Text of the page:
In any event, the article has one line which explains so much of the current generation in a single, short sentence that it’s stuck with me ever since I read it.
Young people prize “access over ownership,” said Sheryl Connelly, head of global consumer trends at Ford.
It explains the transition from car ownership to Zipcar. It explains the shift from buying music to subscription services like Pandora and Spotify. It also explains why people are mostly happy to jump to the cloud—where they don’t own their data, but do have access to it. It even explains a bunch of the mentality of Facebook—focusing on providing the cleanest simplest way to give people access to their lives even as they give up control of things.
From our experience, a $2.99 app in the App Store needs to hover around #250 in the top paid list to sustain two people working full-time on the app.
This doesn’t work. You need to be able to have more than ~500 developers full time making apps. A lot more.
The worst part of all of this isn’t actually the fact that the app store is unsustainable—that’s fine, the app store can fail or people can raise prices. The real problem is that in the process of failing, the app store is redefining what people think software is worth. If we’ve permanently changed people’s valuation from software down from $30–50 to $1–5 that’s going to really hurt software development for some time to come.
For the last while I’ve had this unsettling feeling that while there are a lot of startups going around, most of them aren’t really innovating that much. Most notably, I’m tired of the idea that innovation can come from companies busy basically just trying to make apps that serve the smallest little quirk of what we want rings hollow to me.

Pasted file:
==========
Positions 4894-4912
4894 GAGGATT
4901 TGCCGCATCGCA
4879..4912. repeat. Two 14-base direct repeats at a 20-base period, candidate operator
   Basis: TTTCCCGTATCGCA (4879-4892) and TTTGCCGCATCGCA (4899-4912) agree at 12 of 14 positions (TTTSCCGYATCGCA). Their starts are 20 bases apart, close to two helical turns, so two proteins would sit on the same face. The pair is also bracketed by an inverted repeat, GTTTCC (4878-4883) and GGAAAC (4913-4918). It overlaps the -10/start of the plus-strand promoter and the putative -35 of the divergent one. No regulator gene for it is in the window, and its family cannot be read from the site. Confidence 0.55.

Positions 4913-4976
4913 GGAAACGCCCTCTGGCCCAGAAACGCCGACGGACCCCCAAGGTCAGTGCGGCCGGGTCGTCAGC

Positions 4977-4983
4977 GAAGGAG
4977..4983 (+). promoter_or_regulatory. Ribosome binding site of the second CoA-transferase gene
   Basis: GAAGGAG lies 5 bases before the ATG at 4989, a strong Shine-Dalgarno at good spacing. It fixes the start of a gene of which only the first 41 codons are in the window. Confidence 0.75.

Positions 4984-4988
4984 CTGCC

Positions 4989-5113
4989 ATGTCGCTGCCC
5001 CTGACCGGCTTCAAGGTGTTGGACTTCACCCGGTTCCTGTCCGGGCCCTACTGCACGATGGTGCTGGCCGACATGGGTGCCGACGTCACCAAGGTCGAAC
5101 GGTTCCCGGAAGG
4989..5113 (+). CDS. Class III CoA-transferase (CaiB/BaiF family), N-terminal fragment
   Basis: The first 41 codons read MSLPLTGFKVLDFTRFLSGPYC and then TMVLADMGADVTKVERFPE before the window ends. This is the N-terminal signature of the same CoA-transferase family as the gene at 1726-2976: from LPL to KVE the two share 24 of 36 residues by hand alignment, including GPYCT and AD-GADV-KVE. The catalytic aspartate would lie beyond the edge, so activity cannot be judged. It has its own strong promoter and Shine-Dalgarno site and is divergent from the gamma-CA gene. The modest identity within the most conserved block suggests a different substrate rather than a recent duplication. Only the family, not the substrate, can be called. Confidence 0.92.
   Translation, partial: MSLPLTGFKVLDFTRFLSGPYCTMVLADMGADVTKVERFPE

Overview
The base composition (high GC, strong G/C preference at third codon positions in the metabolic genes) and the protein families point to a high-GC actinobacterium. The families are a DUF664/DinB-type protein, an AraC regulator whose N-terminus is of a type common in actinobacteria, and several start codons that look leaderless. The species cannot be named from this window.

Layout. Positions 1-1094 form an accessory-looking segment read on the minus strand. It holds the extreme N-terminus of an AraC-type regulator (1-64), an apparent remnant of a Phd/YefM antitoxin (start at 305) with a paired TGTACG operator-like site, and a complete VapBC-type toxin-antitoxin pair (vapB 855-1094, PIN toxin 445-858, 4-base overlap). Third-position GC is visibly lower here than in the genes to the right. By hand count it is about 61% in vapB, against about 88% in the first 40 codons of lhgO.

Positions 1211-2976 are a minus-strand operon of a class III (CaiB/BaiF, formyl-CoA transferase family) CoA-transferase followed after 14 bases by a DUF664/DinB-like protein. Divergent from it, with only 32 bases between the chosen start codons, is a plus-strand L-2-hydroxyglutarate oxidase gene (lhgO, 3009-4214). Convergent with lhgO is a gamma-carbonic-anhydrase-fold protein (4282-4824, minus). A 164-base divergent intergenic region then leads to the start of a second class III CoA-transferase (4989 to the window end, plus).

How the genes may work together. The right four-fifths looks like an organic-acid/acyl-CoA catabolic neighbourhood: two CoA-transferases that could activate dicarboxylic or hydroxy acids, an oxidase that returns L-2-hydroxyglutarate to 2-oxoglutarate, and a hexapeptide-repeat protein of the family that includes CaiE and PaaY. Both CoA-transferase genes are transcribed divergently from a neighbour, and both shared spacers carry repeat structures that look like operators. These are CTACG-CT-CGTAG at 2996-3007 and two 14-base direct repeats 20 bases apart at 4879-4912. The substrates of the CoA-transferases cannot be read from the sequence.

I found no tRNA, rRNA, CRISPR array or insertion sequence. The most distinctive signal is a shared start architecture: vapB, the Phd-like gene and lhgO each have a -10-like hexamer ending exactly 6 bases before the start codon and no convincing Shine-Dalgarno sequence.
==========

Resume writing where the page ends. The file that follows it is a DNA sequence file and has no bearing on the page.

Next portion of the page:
If your core innovation is just an iPhone app, then it’s not clear that you’ve really had the impact you wanted to have. There are obvious exceptions like VizWiz which a friend of mine (now a professor at the University of Rochester) wrote that allows blind people to take a picture, speak a question about the the picture and get a response back within seconds allowing the vision impaired to “see” via a proxy. But, in general, your new startup about hyper-local, crowdsourced, social, location-based iPhone app is probably not going to change the world.
The always great Planet Money Podcast reminded me of this with their recent episode The Cool Kids Don’t Want To Go Public. They explored the fact that a lot of the new companies that people are starting aren’t really sustained business models but rather a elaborate courtesan dance to seduce the princely giants of the tech world.
Hammerbacher looked around Silicon Valley at companies like his own, Google, and Twitter, and saw his peers wasting their talents. “The best minds of my generation are thinking about how to make people click ads,” he says. “That sucks.”
The Planet Money Podcast also makes the more nuanced point that there are people who choose not to take their companies public because they don’t need the extra money to grow and they don’t want the extra oversight that’s required. Still, it seems like we could use more people trying to build companies than can last decades rather than companies looking for the early out.